Although a much easier threshold to attain than unanimity — Poland and Hungary have in the past protected each other from possible EU sanctions — it remains unclear whether most member states would vote to punish Budapest.

Portuguese MEP José M. Fernandes from the EPP Group took to Twitter after the Commission’s announcement on Sunday to state that “respecting the rule of law is not an option: it is an obligation” and to offer his “congratulations to the European Commission.”

“Let’s hope the Member States don’t block it!” he went on.

“The Council must decide without delay. Be reminded that, for the proposal of the Commission to be approved, only qualified majority is needed. So now we will find out who effectively stands up for the rule of law.”

‘The outlook isn’t good’

Diplomats from several member states have told Euronews that while there is some evidence that the Hungarian government is now taking the threat from Brussels seriously, they remain “cynical.”

“We have to see how solid these changes are – I’ve no doubt they’ll be able to impose a whole slew of reforms; the Orban regime has full control over parliament, the judiciary, the public sector – so it’s relatively easy to do this, but will they be permanent, and will they be effective?” one diplomat said.

“One thing we can say is that we’ve found the pressure point for Orban, I fully subscribe that Hungary is taking this seriously now, because the Hungarian economy is in the tank and he needs the money.”

This comes as Budapest and Brussels are in the middle of negotiations over the country’s recovery plan.

Hungary is the only member state not to have had its plan approved by the Commission to receive a share of the €809 billion pot at member states’ disposal to make their economies more sustainable.

Plans have to be approved before the end of the year and there is growing frustration in the EU that the government of Prime Minister Viktor Orban is using “obstructionist” policies to hinder progress in several areas, particularly relating to the Russian invasion of Ukraine, in order to secure concessions from Brussels.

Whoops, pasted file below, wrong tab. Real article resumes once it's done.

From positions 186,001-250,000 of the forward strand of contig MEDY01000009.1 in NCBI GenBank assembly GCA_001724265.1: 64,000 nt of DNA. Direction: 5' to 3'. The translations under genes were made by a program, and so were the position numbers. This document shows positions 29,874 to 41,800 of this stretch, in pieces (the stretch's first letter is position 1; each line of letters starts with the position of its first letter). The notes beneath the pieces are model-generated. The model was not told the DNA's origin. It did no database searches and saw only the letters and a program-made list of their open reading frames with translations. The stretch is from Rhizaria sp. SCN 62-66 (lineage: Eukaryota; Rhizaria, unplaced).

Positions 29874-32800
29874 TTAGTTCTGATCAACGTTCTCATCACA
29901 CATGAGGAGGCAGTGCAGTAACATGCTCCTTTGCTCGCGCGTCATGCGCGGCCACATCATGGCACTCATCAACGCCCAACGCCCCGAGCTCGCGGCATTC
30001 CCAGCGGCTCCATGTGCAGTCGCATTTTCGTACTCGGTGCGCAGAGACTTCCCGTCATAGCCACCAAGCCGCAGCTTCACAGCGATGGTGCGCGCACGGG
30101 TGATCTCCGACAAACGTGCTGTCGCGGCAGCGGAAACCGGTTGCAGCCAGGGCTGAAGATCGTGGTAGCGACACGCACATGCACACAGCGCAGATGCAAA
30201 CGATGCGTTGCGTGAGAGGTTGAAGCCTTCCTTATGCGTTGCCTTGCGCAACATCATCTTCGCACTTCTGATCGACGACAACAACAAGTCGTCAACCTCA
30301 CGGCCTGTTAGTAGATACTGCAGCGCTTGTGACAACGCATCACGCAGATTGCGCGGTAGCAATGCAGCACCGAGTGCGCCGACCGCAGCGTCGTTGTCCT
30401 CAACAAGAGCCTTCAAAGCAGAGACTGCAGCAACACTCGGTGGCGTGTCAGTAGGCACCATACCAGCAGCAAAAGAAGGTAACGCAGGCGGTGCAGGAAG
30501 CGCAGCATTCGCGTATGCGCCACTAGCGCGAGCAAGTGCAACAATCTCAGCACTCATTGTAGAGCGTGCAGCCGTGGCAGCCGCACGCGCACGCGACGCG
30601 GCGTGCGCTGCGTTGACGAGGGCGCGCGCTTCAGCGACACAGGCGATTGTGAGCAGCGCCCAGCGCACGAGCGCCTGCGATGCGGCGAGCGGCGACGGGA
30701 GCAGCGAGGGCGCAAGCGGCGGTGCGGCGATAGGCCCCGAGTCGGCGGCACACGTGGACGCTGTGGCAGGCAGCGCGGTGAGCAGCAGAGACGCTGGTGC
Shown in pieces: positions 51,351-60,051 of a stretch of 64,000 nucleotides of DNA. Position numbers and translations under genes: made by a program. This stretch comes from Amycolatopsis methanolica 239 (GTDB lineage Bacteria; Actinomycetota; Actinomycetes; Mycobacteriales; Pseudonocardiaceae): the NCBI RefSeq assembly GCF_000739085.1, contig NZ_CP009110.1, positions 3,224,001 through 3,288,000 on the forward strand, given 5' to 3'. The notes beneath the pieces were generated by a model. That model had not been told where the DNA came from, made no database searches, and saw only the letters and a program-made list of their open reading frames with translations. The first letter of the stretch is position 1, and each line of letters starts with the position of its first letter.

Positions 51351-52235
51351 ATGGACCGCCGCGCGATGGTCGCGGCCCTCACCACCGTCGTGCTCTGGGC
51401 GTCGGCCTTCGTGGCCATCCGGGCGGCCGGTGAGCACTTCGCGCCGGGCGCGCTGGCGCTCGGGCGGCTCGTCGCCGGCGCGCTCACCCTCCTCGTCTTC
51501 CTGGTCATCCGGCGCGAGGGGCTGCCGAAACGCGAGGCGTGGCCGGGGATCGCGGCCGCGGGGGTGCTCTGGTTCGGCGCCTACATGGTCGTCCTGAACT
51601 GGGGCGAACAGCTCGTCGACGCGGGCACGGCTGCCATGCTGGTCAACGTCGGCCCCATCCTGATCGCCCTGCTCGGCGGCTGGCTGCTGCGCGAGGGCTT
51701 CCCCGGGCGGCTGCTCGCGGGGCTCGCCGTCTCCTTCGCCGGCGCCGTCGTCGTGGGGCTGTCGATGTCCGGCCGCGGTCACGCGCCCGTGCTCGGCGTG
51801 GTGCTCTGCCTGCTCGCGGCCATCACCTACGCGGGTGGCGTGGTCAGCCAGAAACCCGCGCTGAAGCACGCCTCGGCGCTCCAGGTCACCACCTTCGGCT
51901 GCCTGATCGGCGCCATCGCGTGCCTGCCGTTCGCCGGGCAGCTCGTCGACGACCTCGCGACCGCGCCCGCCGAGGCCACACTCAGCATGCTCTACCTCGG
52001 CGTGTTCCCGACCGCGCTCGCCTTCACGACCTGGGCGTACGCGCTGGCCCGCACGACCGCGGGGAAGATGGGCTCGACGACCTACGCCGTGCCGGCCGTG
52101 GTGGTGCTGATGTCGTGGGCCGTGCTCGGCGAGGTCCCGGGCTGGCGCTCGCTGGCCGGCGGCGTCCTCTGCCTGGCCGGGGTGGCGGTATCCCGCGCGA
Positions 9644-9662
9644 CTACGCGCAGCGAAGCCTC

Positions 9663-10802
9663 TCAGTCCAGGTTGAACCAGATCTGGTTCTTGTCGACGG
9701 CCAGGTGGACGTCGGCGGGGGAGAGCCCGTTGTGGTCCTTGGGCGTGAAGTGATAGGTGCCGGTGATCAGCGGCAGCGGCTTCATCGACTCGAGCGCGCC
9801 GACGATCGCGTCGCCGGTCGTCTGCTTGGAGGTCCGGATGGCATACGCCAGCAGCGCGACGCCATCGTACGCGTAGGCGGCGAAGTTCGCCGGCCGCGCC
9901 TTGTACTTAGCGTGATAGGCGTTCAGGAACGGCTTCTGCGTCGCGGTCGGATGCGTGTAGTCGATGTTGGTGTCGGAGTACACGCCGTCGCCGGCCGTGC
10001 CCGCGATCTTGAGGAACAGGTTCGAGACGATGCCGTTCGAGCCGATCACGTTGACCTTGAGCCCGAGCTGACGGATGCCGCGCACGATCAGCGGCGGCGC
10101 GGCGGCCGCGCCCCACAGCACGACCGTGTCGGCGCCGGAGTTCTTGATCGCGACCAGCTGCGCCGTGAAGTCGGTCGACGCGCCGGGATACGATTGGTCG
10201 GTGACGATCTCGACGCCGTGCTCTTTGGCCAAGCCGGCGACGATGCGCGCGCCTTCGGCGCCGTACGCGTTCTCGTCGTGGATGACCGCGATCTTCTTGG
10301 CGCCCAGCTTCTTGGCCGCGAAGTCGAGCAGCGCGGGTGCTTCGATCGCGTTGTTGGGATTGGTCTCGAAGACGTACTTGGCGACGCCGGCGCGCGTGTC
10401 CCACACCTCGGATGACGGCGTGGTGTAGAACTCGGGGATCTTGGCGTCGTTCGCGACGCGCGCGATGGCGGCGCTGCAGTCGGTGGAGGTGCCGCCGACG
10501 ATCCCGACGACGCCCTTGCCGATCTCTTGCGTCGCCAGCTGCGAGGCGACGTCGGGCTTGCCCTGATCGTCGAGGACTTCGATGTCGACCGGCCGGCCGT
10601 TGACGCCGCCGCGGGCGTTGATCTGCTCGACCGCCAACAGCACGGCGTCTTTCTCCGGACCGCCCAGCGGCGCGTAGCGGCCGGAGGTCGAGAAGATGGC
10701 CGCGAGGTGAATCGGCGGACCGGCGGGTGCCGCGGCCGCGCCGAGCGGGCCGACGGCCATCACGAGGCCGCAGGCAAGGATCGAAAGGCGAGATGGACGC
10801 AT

“There’s a whole host of issues where Hungary is preventing important decisions, there was the oil embargo on the sixth sanctions package, the removal of Patriarch Kirill from the sanctions list, the refusal to support a rise in EU corporate tax,” said a diplomat.

Patriarch Kirill, the head of Russia’s Orthodox Church and a strong supporter of Russian President Vladimir Putin’s invasion of Ukraine, was excluded from the last package of EU sanctions against Russia after Hungary’s objection.

In recent days, the Hungarian government refused to support an EU call for a UN Human Rights Council investigation into war crimes committed by Russia in Ukraine.

The other 26 member states will coordinate the call as individual countries, rather than a formal EU resolution.

Whether this will impact the way member states vote on the punitive measure envisaged by the Commission remains to be seen.

Poland has already stated it will stick by Orban. Hungary may also be able to rely on the far-right government in Italy under Giorgia Meloni, if she is elected on 25 September.

But one official from a member state told Euronews that “overall, the outlook isn’t good. It’s not limited to just corruption – the backsliding had been going on for years now, but I won’t lose hope that we can protect the EU from these autocrats.”